Katie Britt will be the Republican nominee for U.S. Senate, mimicking her comfortable lead as the frontrunner during the initial primary election in May.
The former Business Council of Alabama president and CEO, and chief of staff to outgoing Republican Sen. Richard Shelby, had secured 65 percent of the vote on Tuesday, 32 percentage points ahead of Congressman Mo Brooks, as of the time of publication.
In a victory speech at the Alley Station Warehouse in Montgomery, Britt said the win was surreal considering she came into the race as an “underdog.”
“Nobody thought this was possible,” Britt said. “(My husband Wesley and I) knew we were the underdog, and that actually may even be an understatement. We were told by pretty much everyone, everywhere, this was an insurmountable task and to not take it on. But ultimately, the two of us believe in this state, we believe in this nation, and we believe both are worth fighting for.”
Britt said she was told she was too young and that she should “wait her turn,” that she was from the “wrong part of the state” and was asked “aren’t you a mom?”
“Everybody knows I love being from the Wiregrass, so that just fired me up,” Britt said of the idea she is from the wrong part of the state.
She said the comment about being a mom “turned her off the sideline.”
“I have been a mama on a mission,” Britt said. “The two reasons Wesley and I chose to jump in this race are standing right here beside us (referring to her two children). We’re fighting for your children and your grandchildren.”
Britt said her victory is a referendum that shows Alabamians wanted “fresh blood” in the Senate.
Brooks conceded the race at a watch party in Huntsville just an hour after polls closed Tuesday night, but spoke of Britt as a Democrat candidate.
“We are sending to Washington D.C. the the exact opposite of what we need in the United States Senate,” Brooks said. “But the voters have spoken. They might not have spoken wisely. They may have been seduced by brazenly false advertising. But nonetheless, they have spoken and I respect them.
“Congratulations to the Alabama Democratic Party. They now have two nominees in the general election – Will Boyd and my opponent, who they endorsed and helped push over the finish line both in the primary and in the runoff. So congratulations to you.”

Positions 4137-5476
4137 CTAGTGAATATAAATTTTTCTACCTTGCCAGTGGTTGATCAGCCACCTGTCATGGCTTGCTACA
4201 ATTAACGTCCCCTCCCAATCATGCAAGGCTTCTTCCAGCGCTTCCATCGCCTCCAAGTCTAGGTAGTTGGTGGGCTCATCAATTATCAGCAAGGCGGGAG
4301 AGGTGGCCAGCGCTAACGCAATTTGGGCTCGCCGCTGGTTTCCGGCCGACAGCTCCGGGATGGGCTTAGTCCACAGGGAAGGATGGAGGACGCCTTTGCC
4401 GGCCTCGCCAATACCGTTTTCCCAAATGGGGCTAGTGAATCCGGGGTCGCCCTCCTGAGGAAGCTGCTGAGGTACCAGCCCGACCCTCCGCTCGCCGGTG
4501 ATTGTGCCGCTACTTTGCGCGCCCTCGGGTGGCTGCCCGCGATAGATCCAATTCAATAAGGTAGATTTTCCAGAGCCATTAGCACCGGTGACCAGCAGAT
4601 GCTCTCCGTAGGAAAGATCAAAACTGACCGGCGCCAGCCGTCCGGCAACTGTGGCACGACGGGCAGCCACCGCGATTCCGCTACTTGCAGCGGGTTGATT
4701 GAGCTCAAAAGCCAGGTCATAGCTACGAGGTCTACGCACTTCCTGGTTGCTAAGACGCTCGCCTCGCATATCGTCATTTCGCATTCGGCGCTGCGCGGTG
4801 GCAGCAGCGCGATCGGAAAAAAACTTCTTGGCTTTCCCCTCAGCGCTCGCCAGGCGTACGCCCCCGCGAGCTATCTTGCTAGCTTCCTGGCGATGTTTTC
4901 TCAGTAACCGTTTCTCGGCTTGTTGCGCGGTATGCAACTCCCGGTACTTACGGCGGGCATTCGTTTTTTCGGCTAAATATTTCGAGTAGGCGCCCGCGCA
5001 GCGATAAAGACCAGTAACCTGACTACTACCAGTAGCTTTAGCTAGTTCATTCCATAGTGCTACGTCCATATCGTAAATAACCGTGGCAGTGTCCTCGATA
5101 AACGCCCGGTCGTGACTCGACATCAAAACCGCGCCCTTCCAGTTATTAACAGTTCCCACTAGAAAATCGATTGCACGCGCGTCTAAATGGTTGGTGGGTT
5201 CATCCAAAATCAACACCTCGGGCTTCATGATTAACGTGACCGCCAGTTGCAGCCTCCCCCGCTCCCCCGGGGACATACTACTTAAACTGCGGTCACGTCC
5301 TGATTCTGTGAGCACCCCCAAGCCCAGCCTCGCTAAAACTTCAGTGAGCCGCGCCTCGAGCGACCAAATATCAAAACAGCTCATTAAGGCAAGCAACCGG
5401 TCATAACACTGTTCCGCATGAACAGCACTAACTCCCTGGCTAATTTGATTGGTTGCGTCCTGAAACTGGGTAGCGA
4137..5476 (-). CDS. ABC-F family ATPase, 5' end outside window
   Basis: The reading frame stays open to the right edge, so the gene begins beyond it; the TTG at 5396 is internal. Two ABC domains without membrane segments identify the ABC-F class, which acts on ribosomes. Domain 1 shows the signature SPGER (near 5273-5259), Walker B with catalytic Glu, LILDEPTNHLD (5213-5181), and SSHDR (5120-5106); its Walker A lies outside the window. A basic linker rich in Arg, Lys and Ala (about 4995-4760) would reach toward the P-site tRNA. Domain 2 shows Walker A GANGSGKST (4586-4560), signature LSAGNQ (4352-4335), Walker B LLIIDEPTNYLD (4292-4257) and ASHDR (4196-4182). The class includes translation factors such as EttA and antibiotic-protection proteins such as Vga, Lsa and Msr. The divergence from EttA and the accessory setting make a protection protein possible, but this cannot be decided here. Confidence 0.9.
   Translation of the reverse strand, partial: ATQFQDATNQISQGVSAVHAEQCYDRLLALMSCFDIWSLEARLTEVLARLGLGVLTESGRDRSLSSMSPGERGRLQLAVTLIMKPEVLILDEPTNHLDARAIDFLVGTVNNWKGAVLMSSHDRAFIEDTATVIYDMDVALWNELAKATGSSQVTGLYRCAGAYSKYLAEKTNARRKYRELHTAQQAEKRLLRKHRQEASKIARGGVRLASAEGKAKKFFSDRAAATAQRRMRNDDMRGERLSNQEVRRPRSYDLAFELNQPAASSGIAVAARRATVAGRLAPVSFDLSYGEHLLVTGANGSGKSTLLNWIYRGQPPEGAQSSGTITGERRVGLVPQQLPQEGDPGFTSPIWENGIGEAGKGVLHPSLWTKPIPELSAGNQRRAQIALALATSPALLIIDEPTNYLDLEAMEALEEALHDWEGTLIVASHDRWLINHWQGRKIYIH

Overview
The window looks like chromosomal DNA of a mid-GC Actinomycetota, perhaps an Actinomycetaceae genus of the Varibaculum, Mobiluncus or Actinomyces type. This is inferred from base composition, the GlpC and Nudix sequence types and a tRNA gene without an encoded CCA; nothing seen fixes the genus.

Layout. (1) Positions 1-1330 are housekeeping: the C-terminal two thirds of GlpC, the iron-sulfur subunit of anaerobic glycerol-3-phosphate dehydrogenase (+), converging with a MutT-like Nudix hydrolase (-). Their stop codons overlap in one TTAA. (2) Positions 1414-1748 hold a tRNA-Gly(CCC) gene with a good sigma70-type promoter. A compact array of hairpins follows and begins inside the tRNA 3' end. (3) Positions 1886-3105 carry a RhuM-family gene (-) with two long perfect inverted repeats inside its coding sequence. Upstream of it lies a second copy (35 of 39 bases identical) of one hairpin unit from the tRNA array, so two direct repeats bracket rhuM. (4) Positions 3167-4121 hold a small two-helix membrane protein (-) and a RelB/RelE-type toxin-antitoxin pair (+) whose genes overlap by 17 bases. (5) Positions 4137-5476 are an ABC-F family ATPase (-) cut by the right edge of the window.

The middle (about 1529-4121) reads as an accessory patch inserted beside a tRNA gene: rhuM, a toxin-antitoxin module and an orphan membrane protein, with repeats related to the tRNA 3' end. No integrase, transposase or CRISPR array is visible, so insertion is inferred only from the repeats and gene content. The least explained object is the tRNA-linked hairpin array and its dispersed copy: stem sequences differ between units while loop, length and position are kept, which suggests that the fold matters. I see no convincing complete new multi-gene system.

Britt had finished with 45 percent of the vote in the primary compared to 29 percent of the vote going to Brooks. Third-place finisher Mike Durant called out Britt after failing to make the runoff but stopped short of endorsing Brooks.
Brooks tried to eat away at the deficit over the past three weeks by painting Britt as the big-money candidate backed by the establishment, particularly Senate Minority Leader Mitch McConnell.
Britt continued her same campaign messaging but notably declined to engage in a debate with Brooks.
“I would love the opportunity for a debate, but unfortunately Congressman Brooks is more interested in creating a circus,” Britt told News 19.
Brooks criticized Britt as “hiding” from the public, noting that both he and Britt had criticized Durant for avoiding a debate before the primary.
Meanwhile, both candidates continued to seek the endorsement of former president Donald Trump. Trump had originally endorsed Brooks, but rescinded his support nearly two months before the primary, leading to a very public falling out between the two. Still, Trump had not endorsed either of Brooks’ opponents in the primary, and Brooks had expressed hope as late as last 10 days ago that Trump, at the very least, would continue to stay out of the race.
However, Trump finally gave his endorsement to Britt on June 10, reminding voters that Brooks had “gone woke” at the Cullman, Alabama, rally at which Brooks encouraged voters to put the 2020 election behind them.
“He foolishly started listening to the wrong consultants and not to the people, and his 54-point lead evaporated overnight,” Trump said in the endorsement.
Trump’s endorsement came after post-primary polls showed Britt maintaining a double-digit lead over Brooks among likely voters.
When Brooks finished second in the primary, he told supporters his campaign had “come back from the dead” like Lazarus. Ultimately, that revival may have been enough to prolong the campaign, but fell well short of defeating Britt for the nomination.
Britt will face Democratic nominee Will Boyd in the midterm election, which is scheduled for Nov. 8.